Homelessness in Japan is perhaps not as visible as in other major cities around the world, but it is still a social problem in cities like Tokyo, Osaka, and Kyoto. While statistics show that homelessness in the country has fallen over the past few years to reach a total of 9,576 people in 2012, many of the people who constitute this demographic are older men, often in their fifties or sixties, unable to find employment or find a means of breaking the cycle of living on the streets.
This article from MSN Sankei News discusses the case of two homeless men who live near the entrance of Kyoto Station. Their case is presented as one which causes a public nuisance that the local government is unable to act upon due to “human rights”, which is a stark contrast to how stories on Japanese homelessness have been reported in the West. While the stench of human excrement is potentially not all that pleasant for the people who pass by the station’s Hachijo entrance, it seems that these are two men who refuse to remain part of an often invisible social group.
From MSN Sankei News:
Excrement Smeared At The Entrance To “Kyoto”, Pungent Stench…Though “Out Of Order” Kyoto City Won’t Act Because Of “Human Rights”
At JR Kyoto station (Shimogyo ward, Kyoto) which is the entrance to the ancient capital, Kyoto, on the city land around the Shinkansen-side exit (Hachijo gate), a few homeless people sit around, defecating and generally making a nuisance of themselves. JR Tokai, who are left to clean up, do dispose of any waste, but even at calls for improvement from within the company itself and successive complaints from customer, the city remains unable to come up with a suitable strategy to deal with the problem. Since this is an area inside Kyoto JR station, it right in front of the space in which school students on field trips and parties of tourists gather. Now, as Golden Week approaches, when many tourists will visit Kyoto by Shinkansen, there is a concern that this badly affect Kyoto’s image as a city of tourism which attracts 50,000,000 tourists throughout the course of a year.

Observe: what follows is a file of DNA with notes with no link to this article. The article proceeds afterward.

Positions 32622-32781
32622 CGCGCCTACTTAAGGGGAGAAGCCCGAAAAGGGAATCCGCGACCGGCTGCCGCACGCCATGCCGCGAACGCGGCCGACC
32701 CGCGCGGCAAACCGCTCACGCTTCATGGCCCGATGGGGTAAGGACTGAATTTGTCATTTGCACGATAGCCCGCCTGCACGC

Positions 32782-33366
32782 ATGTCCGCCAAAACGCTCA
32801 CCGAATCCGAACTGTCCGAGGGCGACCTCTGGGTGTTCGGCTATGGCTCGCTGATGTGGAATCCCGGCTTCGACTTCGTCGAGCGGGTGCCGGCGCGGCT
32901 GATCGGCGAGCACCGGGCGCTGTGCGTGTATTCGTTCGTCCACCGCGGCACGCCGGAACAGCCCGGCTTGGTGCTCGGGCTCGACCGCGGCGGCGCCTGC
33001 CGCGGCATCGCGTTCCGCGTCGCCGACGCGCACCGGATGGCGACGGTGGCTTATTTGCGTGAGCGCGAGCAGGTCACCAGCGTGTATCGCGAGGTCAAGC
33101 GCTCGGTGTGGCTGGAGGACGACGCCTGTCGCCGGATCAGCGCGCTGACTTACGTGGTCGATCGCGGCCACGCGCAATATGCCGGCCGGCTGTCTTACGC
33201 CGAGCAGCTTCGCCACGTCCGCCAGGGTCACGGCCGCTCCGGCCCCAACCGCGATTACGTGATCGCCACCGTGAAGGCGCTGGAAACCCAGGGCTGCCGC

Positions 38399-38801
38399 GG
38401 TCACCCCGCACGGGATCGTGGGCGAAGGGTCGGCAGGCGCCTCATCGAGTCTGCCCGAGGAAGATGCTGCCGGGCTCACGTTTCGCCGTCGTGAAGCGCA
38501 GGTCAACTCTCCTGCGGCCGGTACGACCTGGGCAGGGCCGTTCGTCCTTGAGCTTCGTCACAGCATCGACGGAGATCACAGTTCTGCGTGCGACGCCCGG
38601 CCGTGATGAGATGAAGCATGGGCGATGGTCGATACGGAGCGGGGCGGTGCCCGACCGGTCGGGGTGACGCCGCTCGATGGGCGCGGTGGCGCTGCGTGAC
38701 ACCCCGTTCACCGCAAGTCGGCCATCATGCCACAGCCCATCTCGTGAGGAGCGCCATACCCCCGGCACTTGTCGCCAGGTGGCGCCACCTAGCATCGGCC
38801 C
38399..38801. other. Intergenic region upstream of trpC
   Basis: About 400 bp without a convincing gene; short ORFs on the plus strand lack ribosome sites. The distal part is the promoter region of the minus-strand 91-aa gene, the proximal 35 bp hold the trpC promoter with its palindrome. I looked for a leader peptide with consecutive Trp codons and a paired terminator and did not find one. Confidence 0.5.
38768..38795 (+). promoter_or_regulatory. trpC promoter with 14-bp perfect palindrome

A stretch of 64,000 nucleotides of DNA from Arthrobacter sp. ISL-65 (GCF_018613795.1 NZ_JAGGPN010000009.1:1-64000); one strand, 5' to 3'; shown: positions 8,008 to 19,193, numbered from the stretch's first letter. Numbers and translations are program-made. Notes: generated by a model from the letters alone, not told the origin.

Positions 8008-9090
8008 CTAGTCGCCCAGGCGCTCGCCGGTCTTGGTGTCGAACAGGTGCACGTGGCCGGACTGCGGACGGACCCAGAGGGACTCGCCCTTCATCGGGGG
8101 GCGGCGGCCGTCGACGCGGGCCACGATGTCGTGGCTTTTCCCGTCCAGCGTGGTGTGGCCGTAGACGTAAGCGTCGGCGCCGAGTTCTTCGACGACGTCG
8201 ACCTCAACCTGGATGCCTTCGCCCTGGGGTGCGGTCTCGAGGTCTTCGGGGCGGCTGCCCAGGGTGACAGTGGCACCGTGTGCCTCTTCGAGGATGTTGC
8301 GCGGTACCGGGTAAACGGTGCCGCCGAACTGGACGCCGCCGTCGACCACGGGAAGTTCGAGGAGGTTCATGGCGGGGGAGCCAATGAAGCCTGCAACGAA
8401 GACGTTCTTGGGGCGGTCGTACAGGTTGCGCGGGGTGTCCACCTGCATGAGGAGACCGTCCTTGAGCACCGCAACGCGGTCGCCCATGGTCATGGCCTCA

A Smell That Makes People Grimace
On the night of April 2, the rain fell, scattering the cherry blossoms in full bloom. In the area around the entrance and exit that faces the Hachijo gate on the south side of the free passageway that connects the north and south side of Kyoto station, an awful, rancid smell hangs in the air.
Though the rain washes along the ground, it does little to remove the peculiar stench of urine. Alongside the walls, elderly men lie on the ground, their bodies wrapped in plastic bags and blankets, right in front of the space where schoolchildren and parties of tourists gather.
According to Kyoto city council, the two men began living in the city space beneath the north-south passage way that cuts through the station just over a year ago, and smeared their excrement over the walls. A spokesperson said that there are people who support them by supplying them with food, and that one of the men lives there all the time, while the other comes occasionally. Sometimes their urine also runs into the elevator.
Even At Calls For Improvement, The City Won’t Budge
In an agreement made in 1997 between Kyoto City and business people, the passageway is owned in sections by Kyoto City, JR Tokai, JR West Japan, and Kyoto Station Buildings Ltd., and is operated and maintained by these companies. Kyoto City has left the maintenance of the problem area of city-owned land which faces the Hachijo gate on the south edge of the passageway to JR Tokai. A subsidiary company of JR Tokai also manages elevators and escalators, as well as cleaning of the space.